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Van Aert and Van der Poel kick the Cyclo-cross World Cup up a notch in Namur

Cyclocross world champion Mathieu van der Poel teams the sand at the Middelkerke round of the 2018/19 Superprestige series
(Image credit: Getty Images)

Wout van Aert (Jumbo-Visma) and Mathieu van der Poel (Alpecin-Fenix) have already provided one of the most thrilling Classics battles of the year in the Tour of Flanders and the pair are now due to light up the cyclo-cross season in this weekend's UCI World Cup in Namur.

With Lucinda Brand (Telenet-Baloise), Ceylin Alvarado (Alpecin-Fenix) and Denise Betsema (Pauwels Sauzen-Bingoal) expected to continue their battle in the women’s race, Sunday's two elite fields look set  to deliver hard-fought and thrilling competition even in the absence of cheering fans.

Van Aert and Van der Poel have taken separate paths in the truncated start to the 2020-2021 cyclo-cross season, with the Van Aert taking fourth in Boom and third in the first World Cup in Tabor, results he achieved despite his third-row starting position.

Van Aert and Van der Poel's long-standing rivalry will finally be resumed off-road on Sunday. While Van Aert yielded to the reigning world champion in the past two seasons, especially after his crash in the 2019 Tour de France, the Belgian appears to be finding some of his previous form.

Van der Poel, by contrast, kicked off his season with an emphatic victory in the Scheldecross last weekend and second place in the Superprestige in Gavere but Namur. The Alpecin-Fenix rider will have the advantage of a front-row start in Namur, while Van Aert is still lacking UCI points because of his short season last year and is thus languishing on the third row of the starting grid.

They'll be up against a huge field of all the top riders, with 71 elite men on the start line including World Cup leader Michael Vanthourenhout (Pauwels Sauzen-Bingoal), his teammate Eli Iserbyt and Toon Aerts (Telenet-Baloise), among others.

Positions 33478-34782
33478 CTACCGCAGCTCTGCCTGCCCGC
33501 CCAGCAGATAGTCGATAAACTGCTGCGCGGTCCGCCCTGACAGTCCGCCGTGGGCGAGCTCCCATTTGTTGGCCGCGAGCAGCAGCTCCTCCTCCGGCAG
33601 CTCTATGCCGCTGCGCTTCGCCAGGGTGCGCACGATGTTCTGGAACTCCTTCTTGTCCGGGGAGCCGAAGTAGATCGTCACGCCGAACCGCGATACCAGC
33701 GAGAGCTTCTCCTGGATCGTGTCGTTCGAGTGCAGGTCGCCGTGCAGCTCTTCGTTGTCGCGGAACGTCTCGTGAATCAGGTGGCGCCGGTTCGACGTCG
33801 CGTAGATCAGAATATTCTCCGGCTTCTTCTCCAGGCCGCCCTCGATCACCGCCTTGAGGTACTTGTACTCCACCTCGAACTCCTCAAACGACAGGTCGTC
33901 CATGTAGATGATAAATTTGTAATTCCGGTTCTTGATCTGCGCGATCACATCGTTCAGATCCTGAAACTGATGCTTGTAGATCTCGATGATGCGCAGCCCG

On the technical, hilly course that is often monumentally heavy with mud, starting position is key. The course heads directly to a climb off the start line, followed by a potentially treacherous transition from road to deep mud in the midst of a 180-degree turn. Along with a punishingly long run-up and a twisting muddy descent riddled with potholes and hidden roots, the course will test riders to their limits.

The importance of results in the World Cups to secure a starting position not only in 2021 but also, because of the coronavirus rule modifications, in the 2021-2022 season will put additional pressures on the riders lower down the rankings.

It will also make life difficult for the relatively large contingent of U23 riders who are being combined with the elites because of the cancellation of the junior and U23 races.

The first row of the men's race is dominated by Belgians and the Dutch, with Briton Tom Pidcock, Spaniard Felipe Orts, Kevin Kuhn (Switzerland) and Curtis White (USA) on the second row.

On the women's side, the front row is a bit more international, with five Dutch riders, Sanne Cant (Belgium), Maghalie Rochette (Canada) and Lucia Gonzalez (Spain) at the head of the 69-rider entry list.

After four straight Superprestige wins, a commanding performance in the Gavere and a victory in Namur last season, Lucinda Brand remains the pre-race favourite.

Betsema has made strides up the rankings and the climbing could swing the race in her favour, but it also gives an advantage to US champion Clara Honsinger who has also made a rapid rise over the past weeks.

The elite women's race starts at 1:40pm CET, with the elite men kicking off at 3:05pm. Find out how to watch with live streaming links for anywhere here.

Laura Weislo has been with Cyclingnews since 2006 after making a switch from a career in science. As Deputy Editor, she coordinates coverage for North American events and global news.

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